In fractured Libya, it’s about oil
As the civil war in Libya sputters on, its principal source of revenue remains oil fields. The feuding Tripoli and Tobruk governments have allowed the National Oil Corporation to keep managing operations. A power struggle is disrupting the flow of oil and cash as General Haftar squares off against the Government of National Accord.
In a nutshell
- Libya’s warring factions have largely kept their hands off the oil and gas industry
- With UN-brokered elections nearing, feuding over oil revenue has started
- The most active foreign powers, France and Italy, are at odds over the vote’s timing
Oil is Libya’s economic lifeblood, accounting for 82 percent of the country’s exports and 50 percent of its gross domestic product. It provides most of the budget revenue. Before the overthrow of longtime revolutionary leader Moammar Qaddafi in 2011, the country produced 1.6 million barrels per day. Its proven reserves are estimated at 46 billion barrels.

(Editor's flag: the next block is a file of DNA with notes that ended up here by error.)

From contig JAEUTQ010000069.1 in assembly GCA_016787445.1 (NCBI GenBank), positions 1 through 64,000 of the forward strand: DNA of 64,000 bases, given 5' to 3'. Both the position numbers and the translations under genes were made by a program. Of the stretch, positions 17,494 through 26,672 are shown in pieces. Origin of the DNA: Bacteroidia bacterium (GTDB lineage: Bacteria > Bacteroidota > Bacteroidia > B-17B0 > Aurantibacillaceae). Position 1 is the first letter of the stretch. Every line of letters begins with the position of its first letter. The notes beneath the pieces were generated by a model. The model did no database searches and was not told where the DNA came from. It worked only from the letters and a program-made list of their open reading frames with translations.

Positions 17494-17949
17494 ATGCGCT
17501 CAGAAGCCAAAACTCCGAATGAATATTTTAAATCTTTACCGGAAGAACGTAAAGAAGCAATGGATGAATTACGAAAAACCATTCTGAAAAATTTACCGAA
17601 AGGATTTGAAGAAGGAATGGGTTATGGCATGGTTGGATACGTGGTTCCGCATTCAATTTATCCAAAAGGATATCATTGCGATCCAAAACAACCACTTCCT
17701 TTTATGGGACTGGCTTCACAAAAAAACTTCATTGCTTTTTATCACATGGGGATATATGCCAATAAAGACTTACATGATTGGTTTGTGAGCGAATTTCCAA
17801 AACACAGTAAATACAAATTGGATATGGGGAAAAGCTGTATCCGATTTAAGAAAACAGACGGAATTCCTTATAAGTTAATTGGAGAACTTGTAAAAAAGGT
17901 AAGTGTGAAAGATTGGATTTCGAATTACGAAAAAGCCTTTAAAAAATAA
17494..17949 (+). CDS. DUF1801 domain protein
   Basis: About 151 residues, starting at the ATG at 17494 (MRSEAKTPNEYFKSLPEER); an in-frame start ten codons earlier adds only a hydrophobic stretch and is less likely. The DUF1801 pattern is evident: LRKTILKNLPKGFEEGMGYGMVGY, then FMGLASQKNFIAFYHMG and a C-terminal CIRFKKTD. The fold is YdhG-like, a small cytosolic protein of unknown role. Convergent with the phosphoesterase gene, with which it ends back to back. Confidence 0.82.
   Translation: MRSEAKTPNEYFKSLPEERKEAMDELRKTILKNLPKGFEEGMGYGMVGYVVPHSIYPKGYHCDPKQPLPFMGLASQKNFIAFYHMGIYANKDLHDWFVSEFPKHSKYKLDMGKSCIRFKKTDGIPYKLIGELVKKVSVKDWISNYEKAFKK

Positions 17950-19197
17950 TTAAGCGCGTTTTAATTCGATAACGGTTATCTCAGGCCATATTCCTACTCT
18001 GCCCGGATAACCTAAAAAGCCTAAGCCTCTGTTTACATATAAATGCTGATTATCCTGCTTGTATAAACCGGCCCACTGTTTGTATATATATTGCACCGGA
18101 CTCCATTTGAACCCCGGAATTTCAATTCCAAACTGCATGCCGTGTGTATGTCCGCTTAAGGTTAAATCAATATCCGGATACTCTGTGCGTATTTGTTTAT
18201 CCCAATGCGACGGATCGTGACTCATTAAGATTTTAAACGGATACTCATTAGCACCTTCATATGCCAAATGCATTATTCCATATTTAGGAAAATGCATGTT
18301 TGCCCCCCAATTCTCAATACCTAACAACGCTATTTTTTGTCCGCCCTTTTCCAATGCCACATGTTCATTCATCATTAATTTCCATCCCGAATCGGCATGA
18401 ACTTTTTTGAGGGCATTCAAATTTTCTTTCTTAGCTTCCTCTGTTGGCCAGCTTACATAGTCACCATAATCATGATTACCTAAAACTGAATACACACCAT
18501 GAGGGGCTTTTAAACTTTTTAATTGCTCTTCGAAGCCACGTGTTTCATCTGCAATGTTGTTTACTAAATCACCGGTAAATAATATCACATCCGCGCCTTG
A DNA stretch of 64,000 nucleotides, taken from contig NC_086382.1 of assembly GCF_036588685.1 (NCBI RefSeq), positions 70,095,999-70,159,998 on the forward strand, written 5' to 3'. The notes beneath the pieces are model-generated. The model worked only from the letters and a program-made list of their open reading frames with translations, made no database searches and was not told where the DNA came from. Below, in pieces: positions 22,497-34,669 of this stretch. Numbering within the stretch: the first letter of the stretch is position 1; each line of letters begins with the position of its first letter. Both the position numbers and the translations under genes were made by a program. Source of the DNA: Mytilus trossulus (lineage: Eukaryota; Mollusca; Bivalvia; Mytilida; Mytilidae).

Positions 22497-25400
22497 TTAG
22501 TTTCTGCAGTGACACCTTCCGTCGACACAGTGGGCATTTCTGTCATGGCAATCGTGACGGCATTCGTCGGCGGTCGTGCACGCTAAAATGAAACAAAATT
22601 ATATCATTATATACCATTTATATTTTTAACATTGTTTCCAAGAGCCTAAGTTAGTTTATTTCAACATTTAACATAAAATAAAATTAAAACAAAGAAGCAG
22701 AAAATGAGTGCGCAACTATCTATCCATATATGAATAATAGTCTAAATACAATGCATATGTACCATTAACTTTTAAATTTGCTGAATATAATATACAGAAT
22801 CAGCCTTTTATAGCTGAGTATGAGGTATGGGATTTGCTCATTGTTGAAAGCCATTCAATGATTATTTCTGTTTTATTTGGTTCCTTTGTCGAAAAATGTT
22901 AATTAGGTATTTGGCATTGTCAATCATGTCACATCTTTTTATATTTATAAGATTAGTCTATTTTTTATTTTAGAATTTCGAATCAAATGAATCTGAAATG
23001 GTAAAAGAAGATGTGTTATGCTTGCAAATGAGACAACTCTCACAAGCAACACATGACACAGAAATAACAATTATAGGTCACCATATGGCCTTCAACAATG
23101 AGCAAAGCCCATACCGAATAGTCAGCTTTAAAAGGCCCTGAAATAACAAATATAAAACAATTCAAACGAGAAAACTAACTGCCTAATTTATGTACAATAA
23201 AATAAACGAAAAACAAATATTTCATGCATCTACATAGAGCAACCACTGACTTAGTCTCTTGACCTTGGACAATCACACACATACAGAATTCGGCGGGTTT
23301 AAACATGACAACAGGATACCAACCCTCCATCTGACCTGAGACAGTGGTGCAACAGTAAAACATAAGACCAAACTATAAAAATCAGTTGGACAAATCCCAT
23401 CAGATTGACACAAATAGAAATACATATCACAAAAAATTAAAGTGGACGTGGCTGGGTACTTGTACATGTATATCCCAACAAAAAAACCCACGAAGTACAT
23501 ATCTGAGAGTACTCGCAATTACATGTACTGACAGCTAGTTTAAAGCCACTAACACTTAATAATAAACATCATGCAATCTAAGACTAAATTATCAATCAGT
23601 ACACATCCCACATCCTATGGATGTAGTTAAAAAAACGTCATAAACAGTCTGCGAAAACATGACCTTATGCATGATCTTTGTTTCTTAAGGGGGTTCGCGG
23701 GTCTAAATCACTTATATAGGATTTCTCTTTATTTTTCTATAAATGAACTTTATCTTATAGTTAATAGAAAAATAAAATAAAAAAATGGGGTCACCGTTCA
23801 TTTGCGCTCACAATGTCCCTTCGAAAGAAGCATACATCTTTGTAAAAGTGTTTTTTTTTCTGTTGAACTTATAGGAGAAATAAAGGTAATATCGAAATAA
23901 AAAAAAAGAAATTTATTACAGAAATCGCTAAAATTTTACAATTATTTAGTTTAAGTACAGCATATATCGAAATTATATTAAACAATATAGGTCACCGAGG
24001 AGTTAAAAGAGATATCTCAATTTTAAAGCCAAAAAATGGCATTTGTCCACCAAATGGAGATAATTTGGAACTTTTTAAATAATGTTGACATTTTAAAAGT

Libya’s oil and gas output has lagged for many years, first because of international sanctions on the Qaddafi regime and later due to disruptive effects of civil war. Now the country needs to explore for new oil fields to replace those nearing maturity. The low production cost and low sulfur content of Libyan oil justify its “sweet crude” appellation, with the extra bonus of proximity to European markets that account for 85 percent of Libya’s exports and 11 percent of its imports.